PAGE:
Community Builder & Podcaster
Community and stories are at the heart of Melissa Wray's creative work. She grew up on a sheep farm near Caledonia, MN, and often feels an internal tension between her rural roots and her present urban life. This tension informs much of her writing and community work. Melissa, along with her sister Amanda Wray Ninneman, founded Hazel & Wren in 2011, a community resource organization for writers. As a writer herself, she mostly writes poetry and creative nonfiction. She is the Marketing Coordinator at The Loft Literary Center in Minneapolis, where she produces The Loft Podcast. She graduated with a Masters in Arts & Cultural Leadership from the University of Minnesota in spring 2018.
Minneapolis, MN >> AUG 2017
Media Artist & Journalist
Todd Melby is a reporter, interactive producer and filmmaker. He 's best known as lead producer of Black Gold Boom, a public media project documenting North Dakota's oil boom—and bust. His radio stories have aired on MPR, Marketplace and The World. He's also a senior producer at 2 below zero, a public media nonprofit. In 2013, he was awarded a McKnight Media Artist Fellowship.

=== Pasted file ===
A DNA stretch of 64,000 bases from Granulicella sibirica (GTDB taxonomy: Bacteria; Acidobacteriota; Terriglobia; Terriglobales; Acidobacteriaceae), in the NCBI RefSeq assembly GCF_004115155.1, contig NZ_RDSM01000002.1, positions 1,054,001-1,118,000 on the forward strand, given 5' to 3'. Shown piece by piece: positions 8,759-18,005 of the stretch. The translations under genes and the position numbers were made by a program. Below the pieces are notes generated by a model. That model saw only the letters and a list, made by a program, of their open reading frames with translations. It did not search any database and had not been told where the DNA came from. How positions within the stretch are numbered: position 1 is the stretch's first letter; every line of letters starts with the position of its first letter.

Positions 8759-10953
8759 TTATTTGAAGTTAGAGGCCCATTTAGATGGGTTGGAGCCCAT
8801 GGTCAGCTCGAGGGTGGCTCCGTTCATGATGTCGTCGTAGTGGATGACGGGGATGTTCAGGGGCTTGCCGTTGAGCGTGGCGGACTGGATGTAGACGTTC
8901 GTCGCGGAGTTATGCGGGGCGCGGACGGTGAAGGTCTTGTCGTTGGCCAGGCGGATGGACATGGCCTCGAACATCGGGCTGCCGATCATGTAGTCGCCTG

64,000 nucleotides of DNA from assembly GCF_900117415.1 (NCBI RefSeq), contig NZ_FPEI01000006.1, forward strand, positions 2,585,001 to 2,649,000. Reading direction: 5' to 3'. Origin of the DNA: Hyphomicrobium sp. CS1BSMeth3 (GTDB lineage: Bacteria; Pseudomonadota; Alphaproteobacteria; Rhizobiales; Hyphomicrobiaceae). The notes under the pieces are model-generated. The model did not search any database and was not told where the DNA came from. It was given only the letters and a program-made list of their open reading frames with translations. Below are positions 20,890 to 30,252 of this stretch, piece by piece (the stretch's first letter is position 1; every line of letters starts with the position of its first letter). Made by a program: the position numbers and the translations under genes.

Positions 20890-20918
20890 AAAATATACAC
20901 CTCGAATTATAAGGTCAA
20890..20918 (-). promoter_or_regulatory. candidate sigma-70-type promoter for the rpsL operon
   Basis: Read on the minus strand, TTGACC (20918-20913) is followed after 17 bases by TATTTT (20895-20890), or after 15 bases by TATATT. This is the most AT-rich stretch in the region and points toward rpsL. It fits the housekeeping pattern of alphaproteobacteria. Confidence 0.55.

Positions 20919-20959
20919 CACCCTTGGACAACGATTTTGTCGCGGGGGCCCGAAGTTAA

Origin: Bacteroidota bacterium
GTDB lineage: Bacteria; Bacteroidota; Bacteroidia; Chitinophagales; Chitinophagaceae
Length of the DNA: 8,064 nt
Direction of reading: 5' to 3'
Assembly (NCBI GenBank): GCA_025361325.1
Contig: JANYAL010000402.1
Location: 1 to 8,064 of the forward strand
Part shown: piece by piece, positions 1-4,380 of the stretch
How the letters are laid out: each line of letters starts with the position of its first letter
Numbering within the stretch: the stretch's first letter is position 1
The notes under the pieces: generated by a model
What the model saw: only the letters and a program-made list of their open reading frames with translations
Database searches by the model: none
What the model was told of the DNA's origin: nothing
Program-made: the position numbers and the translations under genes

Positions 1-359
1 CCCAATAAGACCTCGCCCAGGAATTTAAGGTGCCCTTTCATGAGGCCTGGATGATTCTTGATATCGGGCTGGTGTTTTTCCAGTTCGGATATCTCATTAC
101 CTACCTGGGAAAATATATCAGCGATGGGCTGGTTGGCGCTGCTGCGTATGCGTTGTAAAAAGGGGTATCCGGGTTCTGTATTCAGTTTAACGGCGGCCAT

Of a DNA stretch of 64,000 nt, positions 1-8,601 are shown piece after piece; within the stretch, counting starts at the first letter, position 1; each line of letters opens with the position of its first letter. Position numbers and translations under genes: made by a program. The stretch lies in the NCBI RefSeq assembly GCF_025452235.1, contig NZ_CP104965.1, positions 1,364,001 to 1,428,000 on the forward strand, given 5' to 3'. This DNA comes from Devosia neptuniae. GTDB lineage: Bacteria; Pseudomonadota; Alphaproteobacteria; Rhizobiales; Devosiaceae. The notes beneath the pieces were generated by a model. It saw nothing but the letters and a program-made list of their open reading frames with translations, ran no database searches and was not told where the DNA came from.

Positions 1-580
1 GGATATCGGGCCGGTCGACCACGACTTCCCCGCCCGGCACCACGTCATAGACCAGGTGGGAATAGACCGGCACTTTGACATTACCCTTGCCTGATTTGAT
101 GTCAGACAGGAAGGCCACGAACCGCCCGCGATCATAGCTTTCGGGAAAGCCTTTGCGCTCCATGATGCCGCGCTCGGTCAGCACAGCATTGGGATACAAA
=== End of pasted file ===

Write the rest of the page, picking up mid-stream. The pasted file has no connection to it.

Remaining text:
Victoria, BC >> SEPT 2017
Sound Artist & Human Geographer
Cimarron Corpé is a human geographer whose interests focus on landscapes and the role sound and images play in our spatial orientation and construction of place. His doctoral research at the University of the Sunshine Coast, Queensland, Australia examined the interconnections between residents' sense of place, place-based strategies, and climate change adaptive capacity for a rapidly developing peri-urban coastal region. He employs a variety of artistic mediums and draws inspiration from the convergence of environmental psychology, topography, cultural practices, and the built environment. Cimarron's work spans sound and image installations, photographic exhibits, audio recordings, and sound and visual performances. His creative works have been presented in Berlin, Barcelona, Athens, Rome, Sydney, Montreal, Vancouver, Victoria, Portland, and Seattle. Cimarron is currently Director of Policy Development with the Province of British Columbia where he leads projects including technical building requirements, energy efficiency, accessibility, and climate leadership in the built environment.